Continuous positive airway pressure for children with undifferentiated respiratory distress in Ghana: an open-label, cluster, crossover trial.


Wilson, PT; Baiden, F; Brooks, JC; Morris, MC; Giessler, K; Punguyire, D; Apio, G; Agyeman-Ampromfi, A; Lopez-Pintado, S; Sylverken, J; Nyarko-Jectey, K; Tagbor, H; Moresky, RT; (2017) Continuous positive airway pressure for children with undifferentiated respiratory distress in Ghana: an open-label, cluster, crossover trial. The Lancet Global health, 5 (6). e615-e623. ISSN 2214-109X DOI: https://doi.org/10.1016/S2214-109X(17)30145-6

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Abstract

In low-income and middle-income countries, invasive mechanical ventilation is often not available for children at risk of death from respiratory failure. We aimed to determine if continuous positive airway pressure (CPAP), a form of non-invasive ventilation, decreases all-cause mortality in children with undifferentiated respiratory distress in Ghana. This open-label, cluster, crossover trial was done in two Ghanaian non-tertiary hospitals where invasive mechanical ventilation is not routinely available. Eligible participants were children aged from 1 month to 5 years with a respiratory rate of more than 50 breaths per min in children 1-12 months old, or more than 40 breaths per min in children older than 12 months, and use of accessory muscles or nasal flaring. CPAP machines were allocated to one hospital during each study block, while the other hospital served as the control site. The initial intervention site was randomly chosen using a coin toss. 5 cm of water pressure was delivered via CPAP nasal prongs. The primary outcome measure was all-cause mortality rate at 2 weeks after enrolment in patients for whom data were available after 2 weeks. We also did post-hoc regression analysis and subgroup analysis of children by malaria status, oxygen saturation, and age. This study is registered with ClinicalTrials.gov, number NCT01839474. Between Jan 20, 2014, and Dec 5, 2015, 2200 children were enrolled: 1025 at the intervention site and 1175 at the control site. Final analysis included 1021 patients in the CPAP group and 1160 patients in the control group. 2 weeks after enrolment, 26 (3%) of 1021 patients in the CPAP group, and 44 (4%) of 1160 patients in the control group, had died (relative risk [RR] of mortality 0·67, 95% CI 0·42-1·08; p=0·11). In children younger than 1 year, all-cause mortality was ten (3%) of 374 patients in the CPAP group, and 24 (7%) of 359 patients in the control group (RR 0·40, 0·19-0·82; p=0·01). After adjustment for study site, time, and clinically important variables, the odds ratio for 2-week mortality in the CPAP group versus the control group was 0·4 in children aged up to 6 months, 0·5 for children aged 12 months, 0·7 for children aged 24 months, and 1·0 for those aged 36 months. 28 patients (3%) in the CPAP group and 24 patients (2%) in the control group had CPAP-related adverse events, such as vomiting, aspiration, and nasal, skin, or eye trauma. No serious adverse events were observed. In the unadjusted analysis the use of CPAP did not decrease all-cause 2-week mortality in children 1 month to 5 years of age with undifferentiated respiratory distress. After adjustment for study site, time, and clinically important variables, 2-week mortality in the CPAP group versus the control group was significantly decreased in children 1 year of age and younger. CPAP is safe and improves respiratory rate in a non-tertiary setting in a lower-middle-income country. General Electric Foundation.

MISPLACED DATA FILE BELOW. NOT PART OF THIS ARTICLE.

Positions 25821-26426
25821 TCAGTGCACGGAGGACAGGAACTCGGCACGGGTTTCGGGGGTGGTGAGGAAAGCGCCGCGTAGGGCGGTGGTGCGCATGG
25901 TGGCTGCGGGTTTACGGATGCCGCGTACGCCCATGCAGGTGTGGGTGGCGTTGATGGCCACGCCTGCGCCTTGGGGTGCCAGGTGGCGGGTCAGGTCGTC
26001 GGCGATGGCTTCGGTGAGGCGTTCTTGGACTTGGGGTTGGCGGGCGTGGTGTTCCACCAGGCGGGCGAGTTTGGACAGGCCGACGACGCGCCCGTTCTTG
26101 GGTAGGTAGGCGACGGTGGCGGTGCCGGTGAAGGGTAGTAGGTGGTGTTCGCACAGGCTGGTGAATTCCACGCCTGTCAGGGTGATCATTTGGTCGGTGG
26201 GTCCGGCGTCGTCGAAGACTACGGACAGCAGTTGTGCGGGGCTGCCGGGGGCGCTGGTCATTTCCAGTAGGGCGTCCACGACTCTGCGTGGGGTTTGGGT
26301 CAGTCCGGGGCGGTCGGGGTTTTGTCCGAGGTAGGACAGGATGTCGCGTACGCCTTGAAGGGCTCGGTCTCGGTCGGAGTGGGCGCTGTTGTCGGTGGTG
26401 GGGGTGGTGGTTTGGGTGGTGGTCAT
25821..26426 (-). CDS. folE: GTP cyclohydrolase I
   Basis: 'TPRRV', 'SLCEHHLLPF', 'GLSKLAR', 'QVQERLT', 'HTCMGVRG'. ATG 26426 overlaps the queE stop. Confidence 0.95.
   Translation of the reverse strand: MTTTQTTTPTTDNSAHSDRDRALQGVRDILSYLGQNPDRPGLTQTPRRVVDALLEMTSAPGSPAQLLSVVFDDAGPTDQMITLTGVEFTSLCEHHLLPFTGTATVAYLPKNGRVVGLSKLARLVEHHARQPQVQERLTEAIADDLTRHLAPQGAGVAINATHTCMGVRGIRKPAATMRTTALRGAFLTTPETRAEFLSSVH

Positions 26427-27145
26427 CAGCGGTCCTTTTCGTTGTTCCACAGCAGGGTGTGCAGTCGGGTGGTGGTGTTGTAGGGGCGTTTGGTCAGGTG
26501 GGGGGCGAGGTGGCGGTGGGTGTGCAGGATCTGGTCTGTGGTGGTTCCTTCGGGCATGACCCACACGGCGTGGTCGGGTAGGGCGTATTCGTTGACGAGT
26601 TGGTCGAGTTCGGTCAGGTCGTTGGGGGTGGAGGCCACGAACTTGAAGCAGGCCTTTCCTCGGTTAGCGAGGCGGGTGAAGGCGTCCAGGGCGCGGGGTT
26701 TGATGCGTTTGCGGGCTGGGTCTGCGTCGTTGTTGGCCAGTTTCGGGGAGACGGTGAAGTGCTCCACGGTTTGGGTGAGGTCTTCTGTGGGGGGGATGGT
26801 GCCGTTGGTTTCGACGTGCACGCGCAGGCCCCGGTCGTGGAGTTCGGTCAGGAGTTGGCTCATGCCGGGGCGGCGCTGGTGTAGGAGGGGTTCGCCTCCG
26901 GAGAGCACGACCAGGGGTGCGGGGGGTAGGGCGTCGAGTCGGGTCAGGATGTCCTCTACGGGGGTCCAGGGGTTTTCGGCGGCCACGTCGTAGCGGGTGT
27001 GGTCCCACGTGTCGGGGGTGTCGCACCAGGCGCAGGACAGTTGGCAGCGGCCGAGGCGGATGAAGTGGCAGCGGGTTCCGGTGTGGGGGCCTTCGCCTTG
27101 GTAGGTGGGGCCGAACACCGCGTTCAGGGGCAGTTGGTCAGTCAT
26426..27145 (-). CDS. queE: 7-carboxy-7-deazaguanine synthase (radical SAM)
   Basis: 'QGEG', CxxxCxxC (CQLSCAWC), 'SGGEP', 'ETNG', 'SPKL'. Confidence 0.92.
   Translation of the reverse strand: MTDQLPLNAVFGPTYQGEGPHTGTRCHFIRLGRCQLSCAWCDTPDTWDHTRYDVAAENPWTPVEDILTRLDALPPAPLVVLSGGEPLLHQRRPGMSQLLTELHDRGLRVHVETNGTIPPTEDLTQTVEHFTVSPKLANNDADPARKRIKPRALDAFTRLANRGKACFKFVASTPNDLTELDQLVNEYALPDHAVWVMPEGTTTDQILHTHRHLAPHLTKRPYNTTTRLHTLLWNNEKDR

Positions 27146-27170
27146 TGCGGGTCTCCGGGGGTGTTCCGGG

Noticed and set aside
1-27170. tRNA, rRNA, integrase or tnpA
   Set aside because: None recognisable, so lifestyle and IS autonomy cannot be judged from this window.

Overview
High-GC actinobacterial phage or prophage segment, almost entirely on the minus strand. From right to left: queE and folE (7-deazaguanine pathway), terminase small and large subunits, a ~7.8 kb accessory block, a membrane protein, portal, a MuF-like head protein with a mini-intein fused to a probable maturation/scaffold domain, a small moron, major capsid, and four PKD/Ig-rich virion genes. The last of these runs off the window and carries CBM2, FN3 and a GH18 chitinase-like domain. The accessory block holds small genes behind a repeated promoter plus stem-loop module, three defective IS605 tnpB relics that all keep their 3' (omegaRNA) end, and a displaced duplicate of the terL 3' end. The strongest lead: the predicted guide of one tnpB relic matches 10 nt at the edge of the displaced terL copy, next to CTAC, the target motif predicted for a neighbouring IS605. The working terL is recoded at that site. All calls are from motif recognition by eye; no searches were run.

Item Type: Article
Faculty and Department: Faculty of Infectious and Tropical Diseases > Dept of Clinical Research
PubMed ID: 28495265
URI: http://researchonline.lshtm.ac.uk/id/eprint/4647247

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